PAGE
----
The first world is afflicted by a mortifying disease of the heart. The transition to the professional world by millions of people is fraught with a host of treacherous negative emotions: discontent, uncertainty, and boredom to name a few. And for unlucky multitudes these feelings are unshakable, like buzzards silently circling offices and cubicles just waiting for years of tedium to take their toll.
This is the career crisis.
Our cultural definition of a career equates to decades of hard work, often doing little of interest, and saving money for the twilight years. This idea feels old, outmoded, and just plain unintuitive. More importantly, it certainly doesn’t jibe with the increased pursuit of travel, exploration, and, for good or ill, self-satisfaction so prevalent in recent generations. We expect to do something we love – it’s ingrained in us throughout our school years – and there’s a hollow feeling of failure and waste when that love is nowhere to be found. Time has moved on, technology has advanced, and still we cling to the same definitions of work used by our parents and grandparents.
The Greatest vs. The Latest
For the last couple of decades we’ve been at a crossroads where the Greatest Generation and Baby Boomers collide with Generations X and Y. The belief that hard work yields happiness just isn’t clicking these days. Who wants to work hard at something they despise, or even mildly dislike? Today, there is a serious dearth of satisfaction in simply having a job, working hard, and earning money.
Perhaps in the history of mankind the opportunity to choose what you’ll do with your life is relatively new. In days of yore you took over the farm or continued the family business. Is it grossly inaccurate to suggest that times were simpler in this regard? Today, we are lead to believe that the dream career is out there and that we just need to find it. Thankfully, the secondary education system exists to help us.
Going to college after high school has become so commonplace that it’s the default career path for most kids. The thought is that you’ll find a career that you love and have the skills to do it. This, alone, makes me laugh. I’d love to be an actor, I just have no acting skill. The reality is that most kids go to college for the social gains, and delaying the work life for four or more years doesn’t hurt either. Millions exit college with the dreaded liberal arts major, or, as I like to call it, the “beer major.” You’ve got a degree to put on your CV and you’ve gained some useful and interesting knowledge, but for many, you’ve failed to identify your dream career. The beer major hasn’t prepared you for anything specific. Except, perhaps, more schooling.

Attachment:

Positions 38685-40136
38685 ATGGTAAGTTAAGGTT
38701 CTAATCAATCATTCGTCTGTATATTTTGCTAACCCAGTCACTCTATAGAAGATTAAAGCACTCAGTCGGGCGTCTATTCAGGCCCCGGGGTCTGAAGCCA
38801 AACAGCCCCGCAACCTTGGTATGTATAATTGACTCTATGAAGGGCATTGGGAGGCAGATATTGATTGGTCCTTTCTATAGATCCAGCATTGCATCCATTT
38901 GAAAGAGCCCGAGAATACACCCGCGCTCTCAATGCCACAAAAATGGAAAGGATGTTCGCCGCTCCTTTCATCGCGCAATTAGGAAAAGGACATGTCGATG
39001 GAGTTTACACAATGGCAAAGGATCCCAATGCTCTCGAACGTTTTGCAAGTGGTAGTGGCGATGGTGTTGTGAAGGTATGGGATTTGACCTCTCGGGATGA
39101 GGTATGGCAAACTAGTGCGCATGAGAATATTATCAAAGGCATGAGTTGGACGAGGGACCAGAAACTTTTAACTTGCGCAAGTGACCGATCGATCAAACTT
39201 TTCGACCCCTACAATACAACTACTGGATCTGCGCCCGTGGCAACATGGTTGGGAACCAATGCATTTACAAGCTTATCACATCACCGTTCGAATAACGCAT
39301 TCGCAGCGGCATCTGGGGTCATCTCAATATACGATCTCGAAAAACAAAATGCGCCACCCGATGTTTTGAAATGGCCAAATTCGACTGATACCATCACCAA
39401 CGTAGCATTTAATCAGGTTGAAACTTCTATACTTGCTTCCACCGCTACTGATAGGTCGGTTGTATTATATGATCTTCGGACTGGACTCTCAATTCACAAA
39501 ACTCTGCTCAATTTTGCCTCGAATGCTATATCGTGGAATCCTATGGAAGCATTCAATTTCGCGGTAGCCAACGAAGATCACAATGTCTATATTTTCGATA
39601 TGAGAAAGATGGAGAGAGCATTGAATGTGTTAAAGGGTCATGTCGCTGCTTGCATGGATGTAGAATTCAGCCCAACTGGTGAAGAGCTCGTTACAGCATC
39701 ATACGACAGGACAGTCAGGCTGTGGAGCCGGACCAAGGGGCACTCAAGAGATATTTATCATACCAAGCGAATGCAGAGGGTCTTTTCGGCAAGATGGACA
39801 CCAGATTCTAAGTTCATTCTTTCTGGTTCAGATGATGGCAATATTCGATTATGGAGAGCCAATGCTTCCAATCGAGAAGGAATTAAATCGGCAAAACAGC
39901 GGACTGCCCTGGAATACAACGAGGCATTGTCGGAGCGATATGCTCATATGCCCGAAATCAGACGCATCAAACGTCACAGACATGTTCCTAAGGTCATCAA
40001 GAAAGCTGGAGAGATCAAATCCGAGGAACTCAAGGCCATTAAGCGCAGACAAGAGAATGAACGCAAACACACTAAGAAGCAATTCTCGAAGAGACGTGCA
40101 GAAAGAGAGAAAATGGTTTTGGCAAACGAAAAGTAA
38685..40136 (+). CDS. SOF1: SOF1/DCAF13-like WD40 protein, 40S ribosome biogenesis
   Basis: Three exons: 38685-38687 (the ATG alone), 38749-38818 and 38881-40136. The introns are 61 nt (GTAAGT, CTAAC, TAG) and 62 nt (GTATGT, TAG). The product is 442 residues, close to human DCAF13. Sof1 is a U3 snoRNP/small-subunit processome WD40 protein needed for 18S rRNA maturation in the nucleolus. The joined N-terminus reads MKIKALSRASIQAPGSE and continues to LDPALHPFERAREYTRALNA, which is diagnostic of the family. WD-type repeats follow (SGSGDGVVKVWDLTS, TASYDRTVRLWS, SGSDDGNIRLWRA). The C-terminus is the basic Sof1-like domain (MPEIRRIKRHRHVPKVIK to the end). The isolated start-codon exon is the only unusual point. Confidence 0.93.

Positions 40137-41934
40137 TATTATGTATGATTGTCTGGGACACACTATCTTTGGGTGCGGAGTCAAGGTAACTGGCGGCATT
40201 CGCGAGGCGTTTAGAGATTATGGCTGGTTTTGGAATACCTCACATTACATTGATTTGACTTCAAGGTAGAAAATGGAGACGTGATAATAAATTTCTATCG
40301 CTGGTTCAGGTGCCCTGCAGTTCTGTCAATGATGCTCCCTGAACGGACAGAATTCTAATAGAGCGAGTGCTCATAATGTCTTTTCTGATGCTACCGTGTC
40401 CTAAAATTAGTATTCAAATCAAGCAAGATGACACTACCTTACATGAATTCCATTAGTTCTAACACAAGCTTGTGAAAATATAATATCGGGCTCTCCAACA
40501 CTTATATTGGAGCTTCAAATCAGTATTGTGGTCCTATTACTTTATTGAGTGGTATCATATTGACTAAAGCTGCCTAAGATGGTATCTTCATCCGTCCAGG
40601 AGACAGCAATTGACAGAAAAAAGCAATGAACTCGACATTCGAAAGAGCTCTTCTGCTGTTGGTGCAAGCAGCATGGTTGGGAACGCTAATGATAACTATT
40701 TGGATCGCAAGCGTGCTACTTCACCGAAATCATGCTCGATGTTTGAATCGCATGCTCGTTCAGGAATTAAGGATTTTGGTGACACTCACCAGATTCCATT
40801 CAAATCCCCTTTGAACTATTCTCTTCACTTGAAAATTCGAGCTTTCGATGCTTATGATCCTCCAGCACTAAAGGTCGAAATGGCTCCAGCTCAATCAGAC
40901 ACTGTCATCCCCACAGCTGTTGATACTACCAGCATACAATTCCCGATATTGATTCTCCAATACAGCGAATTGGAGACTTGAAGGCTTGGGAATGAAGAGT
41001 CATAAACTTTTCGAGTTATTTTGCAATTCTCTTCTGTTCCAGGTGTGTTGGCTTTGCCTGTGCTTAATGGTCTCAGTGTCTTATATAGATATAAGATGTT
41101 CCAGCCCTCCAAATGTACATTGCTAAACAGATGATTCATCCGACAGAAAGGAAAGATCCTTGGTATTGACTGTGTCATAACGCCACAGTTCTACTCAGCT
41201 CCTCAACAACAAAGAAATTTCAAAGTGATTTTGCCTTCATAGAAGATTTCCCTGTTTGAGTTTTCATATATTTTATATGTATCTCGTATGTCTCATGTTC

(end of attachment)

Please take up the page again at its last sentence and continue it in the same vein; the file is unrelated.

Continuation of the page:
That was my path. I graduated with a liberal arts double major and got a job that I’d hold down until I figured out what I really wanted to do. That would be some magic, wouldn’t it? I call this delusion. What evidence is there for suddenly finding your dream career while you toil away at an unfulfilling job? It’s only a matter of time before inescapable disillusionment sets in and you decide to jump ship. Ironically, this often leads many to return to school since years of education are often perfunctory for entry-level positions. And the cycle repeats.
There’s an App for That
If you’re interested in finding something to blame for this career crisis, blame technology. People are bombarded by incredible amounts of stimuli each day; the amount of information that can stream through the iPhone in your hand is enough to make my head burst. The world in all its enormous grandeur is mapped and known, and the ability to visit any place in the world with relative ease is incredibly jaw-dropping when you take a minute and think about it. New and wild ideas burst into being each day. We are an ambitious and ravenous species; knowing what we know thanks to radio, TV, the internet, iPhones, Google, etc., it’s understandable that we might not be satisfied with the norm and the familiar. How can the expectation remain that we will find dream careers by following the same century-old path when our dreams are so much bigger? I would argue that it can’t, and that those who do find their dream careers are the exception to the rule.
Maybe all this time we’ve been looking at it backward. We don’t really want dream careers, do we? As Tim Ferriss put it, most dream careers wouldn’t involve working 40 hours per week. No, we want dream lives, and we just need income to support that dream life. A growing subculture of people have started breaking from the standard work life. Some call it untemplating, others call it derailing. The essence of the movement is a rejection of the 9-to-5 rat race and of trading your youth for money in your decrepitude. The technology and social media of today have created new opportunities for people looking to be location independent with their work and play. Perhaps this is the career crisis coming to a head as more and more people are saying no to car payments, mortgages, bottomless school debt, and 401ks, and choosing minimalism, creativity, eco-sensitivity, and entrepreneurship to help them lead the lives – not careers – they’ve always dreamed of.
Have you derailed? Could you not possibly disagree with me more? Tell me about it!